Nobody wants to take time to dig through insurance policy language and clarify meanings when they are anxious to hit the road with their new motorcycle.
Unfortunately too many of my clients are rushing through this important step and choosing only minimum liability limits when they purchase their motorcycle insurance.
They are complying with Pennsylvania law, however, rather than agreeing to the same $15,000 in Underinsured / Uninsured (UM/UIM) coverage, they are waiving this coverage!
In doing so they are putting themselves in a position of relying upon the defendant’s liability coverage to compensate them for their losses when they get into an accident.
How This Can Affect Your Claim
I recently ran into this issue with a new client in Harrisburg who had selected $100,000 in liability coverage, which all of my regular readers know I recommend. But then he waived all of the UM/UIM coverage.
This left us at the mercy of the other insurance company to determine both the liability and damages aspect of the case.
What You Should Do to Protect Yourself
If you are looking to save money, then lower the limits of your liability coverage and buy the same amount of UM/UIM coverage.
For example, this client in no way needed $100,000 in liability coverage.
So, the better choice would have been to lower his liability coverage to $50,000, or even $25,000, and to have also bought the same amount of UM/UIM coverage.
That way we would have been able to insure a recovery for his injuries should the other party not have been insured, or underinsured.
Now instead, we are limited to going after only the amount of coverage purchased by the defendant.
Motorcycle UM / UIM Coverage
Just so there is no confusion, with regard to uninsured and underinsured motorist coverage, these coverages, once you purchase them, are available to you to compensate for any injuries you may sustain caused by an uninsured or underinsured motorist in a motorcycle crash.
Underinsured protection means someone purchased the legal minimum coverage of $15,000 in liability benefits, and it is insufficient to cover your damages.
Right now I urge you to pull out your motorcycle accident policy and make sure it says uninsured and underinsured motorist coverages and the amounts listed are the same as the amount of your liability coverages.
If they are not, you should immediately call your insurance agent and advise them that you want your limits of uninsured and underinsured motorist coverage raised to the level of your liability coverage.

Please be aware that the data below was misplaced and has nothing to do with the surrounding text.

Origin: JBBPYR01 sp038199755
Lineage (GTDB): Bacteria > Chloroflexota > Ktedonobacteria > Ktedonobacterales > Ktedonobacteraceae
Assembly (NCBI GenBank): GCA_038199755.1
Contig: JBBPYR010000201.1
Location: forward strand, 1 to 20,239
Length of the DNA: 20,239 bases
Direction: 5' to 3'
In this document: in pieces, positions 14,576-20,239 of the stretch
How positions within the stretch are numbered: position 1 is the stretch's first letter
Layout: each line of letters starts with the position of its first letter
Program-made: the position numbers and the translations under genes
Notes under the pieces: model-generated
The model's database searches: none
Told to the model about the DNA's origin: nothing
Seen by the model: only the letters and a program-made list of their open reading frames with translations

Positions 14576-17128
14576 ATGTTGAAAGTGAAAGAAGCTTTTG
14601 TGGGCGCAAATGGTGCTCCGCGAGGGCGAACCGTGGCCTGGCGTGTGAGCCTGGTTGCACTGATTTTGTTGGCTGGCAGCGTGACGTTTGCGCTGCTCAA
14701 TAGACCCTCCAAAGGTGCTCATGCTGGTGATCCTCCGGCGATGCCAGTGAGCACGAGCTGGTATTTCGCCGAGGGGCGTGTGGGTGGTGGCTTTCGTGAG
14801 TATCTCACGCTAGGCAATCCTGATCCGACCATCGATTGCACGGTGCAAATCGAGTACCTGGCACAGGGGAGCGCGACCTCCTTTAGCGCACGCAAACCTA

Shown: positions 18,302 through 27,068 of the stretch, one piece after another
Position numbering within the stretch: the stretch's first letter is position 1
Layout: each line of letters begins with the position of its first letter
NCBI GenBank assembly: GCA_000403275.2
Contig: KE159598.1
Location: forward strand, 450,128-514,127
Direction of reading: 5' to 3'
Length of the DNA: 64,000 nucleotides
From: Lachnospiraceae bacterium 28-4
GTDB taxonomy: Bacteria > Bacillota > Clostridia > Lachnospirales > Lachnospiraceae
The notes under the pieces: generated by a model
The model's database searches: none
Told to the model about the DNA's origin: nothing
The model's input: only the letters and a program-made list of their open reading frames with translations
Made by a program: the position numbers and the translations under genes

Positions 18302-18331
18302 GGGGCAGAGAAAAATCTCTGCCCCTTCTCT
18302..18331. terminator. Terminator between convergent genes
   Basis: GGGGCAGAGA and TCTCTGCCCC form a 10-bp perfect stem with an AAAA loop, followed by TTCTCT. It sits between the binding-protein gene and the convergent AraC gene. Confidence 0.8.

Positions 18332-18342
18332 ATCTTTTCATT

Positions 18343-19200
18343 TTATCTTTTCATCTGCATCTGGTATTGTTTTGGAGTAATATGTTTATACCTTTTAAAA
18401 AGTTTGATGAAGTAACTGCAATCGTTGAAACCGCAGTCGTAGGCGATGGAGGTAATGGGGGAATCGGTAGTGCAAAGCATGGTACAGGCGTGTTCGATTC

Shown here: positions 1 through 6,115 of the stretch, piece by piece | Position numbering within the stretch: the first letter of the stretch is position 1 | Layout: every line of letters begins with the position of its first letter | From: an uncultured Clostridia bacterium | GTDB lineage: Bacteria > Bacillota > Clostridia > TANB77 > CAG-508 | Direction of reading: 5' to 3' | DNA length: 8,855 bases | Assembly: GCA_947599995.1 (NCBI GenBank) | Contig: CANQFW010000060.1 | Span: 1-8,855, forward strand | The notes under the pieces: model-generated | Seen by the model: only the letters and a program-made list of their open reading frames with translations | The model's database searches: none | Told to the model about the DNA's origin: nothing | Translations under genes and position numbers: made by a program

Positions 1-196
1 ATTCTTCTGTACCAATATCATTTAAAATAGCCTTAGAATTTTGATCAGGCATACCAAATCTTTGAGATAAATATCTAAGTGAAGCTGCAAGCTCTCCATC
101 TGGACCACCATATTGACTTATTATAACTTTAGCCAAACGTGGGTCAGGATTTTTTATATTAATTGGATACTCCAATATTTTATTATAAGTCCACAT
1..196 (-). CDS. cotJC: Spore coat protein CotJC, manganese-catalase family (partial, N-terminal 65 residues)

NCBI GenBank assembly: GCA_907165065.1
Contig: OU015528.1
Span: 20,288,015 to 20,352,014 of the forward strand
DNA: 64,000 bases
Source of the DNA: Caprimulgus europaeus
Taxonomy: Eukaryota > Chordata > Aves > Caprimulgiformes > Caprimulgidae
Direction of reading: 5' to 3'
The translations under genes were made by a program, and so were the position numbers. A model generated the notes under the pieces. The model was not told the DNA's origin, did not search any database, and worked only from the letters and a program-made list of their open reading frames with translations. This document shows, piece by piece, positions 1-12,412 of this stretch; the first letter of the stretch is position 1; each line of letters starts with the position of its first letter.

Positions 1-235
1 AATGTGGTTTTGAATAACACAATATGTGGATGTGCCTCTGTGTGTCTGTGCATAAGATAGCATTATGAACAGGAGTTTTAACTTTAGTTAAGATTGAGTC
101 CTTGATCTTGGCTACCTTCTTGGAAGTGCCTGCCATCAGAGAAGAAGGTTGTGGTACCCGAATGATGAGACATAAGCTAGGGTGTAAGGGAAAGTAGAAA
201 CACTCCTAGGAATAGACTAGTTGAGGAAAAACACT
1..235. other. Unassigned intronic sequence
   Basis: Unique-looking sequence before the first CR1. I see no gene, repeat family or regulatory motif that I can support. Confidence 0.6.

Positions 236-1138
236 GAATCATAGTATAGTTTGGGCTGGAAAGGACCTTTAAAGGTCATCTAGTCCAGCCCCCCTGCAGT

If you are not sure of the coverages you have, feel free to contact Pennsylvania motorcycle accident attorney Lee Gaber at 888-292-5352 and I will be happy to review your coverages with you.
Can You Afford to Replace Your Cycle?
Another trend I see is that many of our younger clients not purchasing collision coverage on their bikes; leaving us to negotiate with the other party’s insurance carrier in order to get their bike repaired or replaced.
As I stated in the beginning of this column many people are buying less and less insurance coverage.
Sadly, this limits our ability as Pennsylvania motorcycle accident attorneys to get satisfactory results for our clients; and leaves us explaining to them why we are limited in the amount of money we can recover for them.
When facing massive medical bills, or lost income from being out of work, we can make an insurance claim, but if there is insufficient insurance to compensate you there is not much we can do.
Ultimately it is much better to pay a few extra dollars for insurance you may never need, than to not have enough insurance when you need it. The increased premium is to protect yourself! Aren’t you worth it?
Fully Insured or Fully Covered for a Motorcycle Accident?
When a potential client first contacts me to represent them in motorcycle accident cases as their Pennsylvania motorcycle accident lawyer, after they describe how their motorcycle accident occurred, I ask them about their insurance policy.
The typical response I get is… “I have full coverage”!, confident that this means that they are fully covered for any loss suffered.
Unfortunately, when I follow up with these questions, their confidence fades:
• How much liability coverage do you have?
• Do you have Comprehensive and Collision coverage?
• Do you have medical coverage on your motorcycle policy? and most importantly;
• Do you have uninsured/underinsured coverage on your policy and if so, in what amounts?
Most clients are unable to answer these questions and often are extremely disappointed to learn that although they thought they had full protection, what they have is State minimum coverage in motorcycle personal injury insurance, which provides little or no protection to them, contrary to what they may have been led to believe.
What most believe is “full coverage” and the reality of being fully covered, are worlds apart.
Being “fully insured” means your insurance policy should provide not only liability coverage, but also collision, comprehensive, uninsured and underinsured benefits and in some cases, medical coverage for your New Jersey or Pennsylvania motorcycle accident.
I urge everyone to stop relying upon bad advice of insurance companies, or your own misunderstanding that your coverage is sufficient, and take five minutes to examine your policy to make certain that you are truly “fully insured”.
Don’t hesitate to call me at 888-292-5352 and I will be happy to review your coverages.
Have a safe and enjoyable Autumn!